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All week, Larry Nassar has been in court for his sentencing hearing, where he must listen to dozens of women give victim impact statements about how he sexually abused them while he was a doctor with USA Gymnastics and Michigan State University. Apparently, Nassar doesn’t like it, because he wrote a six-page letter complaining about having to sit there and listen to the women’s statements. Judge Rosemarie Aquilina addressed the letter when court began Thursday morning, going off on Nassar for having the nerve to complain about something that he knew was going to happen after he pleaded guilty.
Aquilina said about Nassar’s letter, “This isn’t worth the paper it’s written on. There’s no truth in here. It’s delusional.” During the proceeding, the judge read from Nassar’s handwritten letter.
“I’m very concerned about my ability to face witnesses these next four days, mentally,” it said. Nassar acknowledged that after court ended on Wednesday, he met with Community Mental Health workers.
WATCH FULL VIDEO OF JUDGE ROSEMARIE AQUILINA
“Sir, there’s a few sentences here that concern me,” Aquilina said. She then addressed complaints that Nassar made about the hearing itself.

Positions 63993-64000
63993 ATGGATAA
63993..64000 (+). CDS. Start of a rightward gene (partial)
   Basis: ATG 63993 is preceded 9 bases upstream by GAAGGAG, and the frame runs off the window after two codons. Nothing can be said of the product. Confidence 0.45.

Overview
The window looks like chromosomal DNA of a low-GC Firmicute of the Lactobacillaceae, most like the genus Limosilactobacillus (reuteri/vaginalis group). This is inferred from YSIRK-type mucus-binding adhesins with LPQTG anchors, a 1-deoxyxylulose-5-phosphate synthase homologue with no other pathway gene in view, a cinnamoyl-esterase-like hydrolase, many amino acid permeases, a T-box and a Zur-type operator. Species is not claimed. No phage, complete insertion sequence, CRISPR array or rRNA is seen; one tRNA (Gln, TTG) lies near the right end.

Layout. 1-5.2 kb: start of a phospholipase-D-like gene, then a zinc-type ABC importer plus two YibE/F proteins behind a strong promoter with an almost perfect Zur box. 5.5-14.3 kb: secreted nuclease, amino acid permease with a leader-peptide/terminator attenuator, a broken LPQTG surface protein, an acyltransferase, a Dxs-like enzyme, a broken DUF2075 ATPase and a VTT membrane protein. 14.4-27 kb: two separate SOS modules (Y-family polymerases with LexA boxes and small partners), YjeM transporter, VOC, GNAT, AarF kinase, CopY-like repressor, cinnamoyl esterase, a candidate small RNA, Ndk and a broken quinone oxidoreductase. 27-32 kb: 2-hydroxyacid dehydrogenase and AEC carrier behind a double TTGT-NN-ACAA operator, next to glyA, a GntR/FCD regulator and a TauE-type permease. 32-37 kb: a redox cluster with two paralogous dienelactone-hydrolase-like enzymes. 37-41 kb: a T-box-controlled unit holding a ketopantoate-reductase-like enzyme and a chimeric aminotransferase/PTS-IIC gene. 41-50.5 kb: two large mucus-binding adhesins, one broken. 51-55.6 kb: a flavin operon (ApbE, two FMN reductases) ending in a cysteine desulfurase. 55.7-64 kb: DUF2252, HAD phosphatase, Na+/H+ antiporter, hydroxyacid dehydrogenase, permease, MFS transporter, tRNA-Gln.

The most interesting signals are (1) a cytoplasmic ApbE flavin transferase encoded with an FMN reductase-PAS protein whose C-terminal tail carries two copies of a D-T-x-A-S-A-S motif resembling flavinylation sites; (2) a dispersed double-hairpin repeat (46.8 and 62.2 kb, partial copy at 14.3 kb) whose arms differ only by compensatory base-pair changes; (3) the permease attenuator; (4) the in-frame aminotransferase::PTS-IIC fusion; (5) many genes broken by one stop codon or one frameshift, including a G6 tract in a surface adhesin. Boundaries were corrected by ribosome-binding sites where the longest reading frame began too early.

“Now, Aquilina is having a four-day sentencing media circus,” she read.
The judge explained, “I didn’t ask any media to be here.”
She continued reading Nassar’s complaints about having so many victims speak at the hearing, and implied that Aquilina was creating a scene to garner attention for herself.
“She wants me to sit in the witness box next to her for all four days so the media cameras will be directed toward her,” the Nassar letter said.
“I don’t need any cameras,” Aquilina declared. “I don’t have a dog in this fight sir. I didn’t orchestrate this, you did, by your actions and your plea of guilty.”
Nassar pleaded guilty to seven counts of first-degree criminal sexual conduct, and didn’t see why more than 100 women should get to speak at the hearing.
Judge Aquilina reminded Nassar that he and his counsel were informed about the victim impact statements prior to sentencing, and that page three of Nassar’s plea agreement addresses victim impact statements, saying, “included shall be the 125 victims who have reported their assaults.” Aquilina further pointed out that the agreement said “included” but not “limited to.”
After the judge concluded, Nassar explained that his letter was the result of stress, and meant to be “cathartic.” He said it was a call for mental help.
“This letter doesn’t say specifically, I’m having a breakdown,” the judge noted, but acknowledged that Nassar has access to Community Mental Health staff for his needs
Statements continued after Judge Aquilina’s diatribe, with 105 statements expected in total. Sentencing is expected to take place Friday afternoon, but Judge Aquilina said it can be pushed to Monday, if need be, with so many women speaking in court.
The entire hearing is being streamed live on the Law&Crime Network.
[Image via Law&Crime screengrab]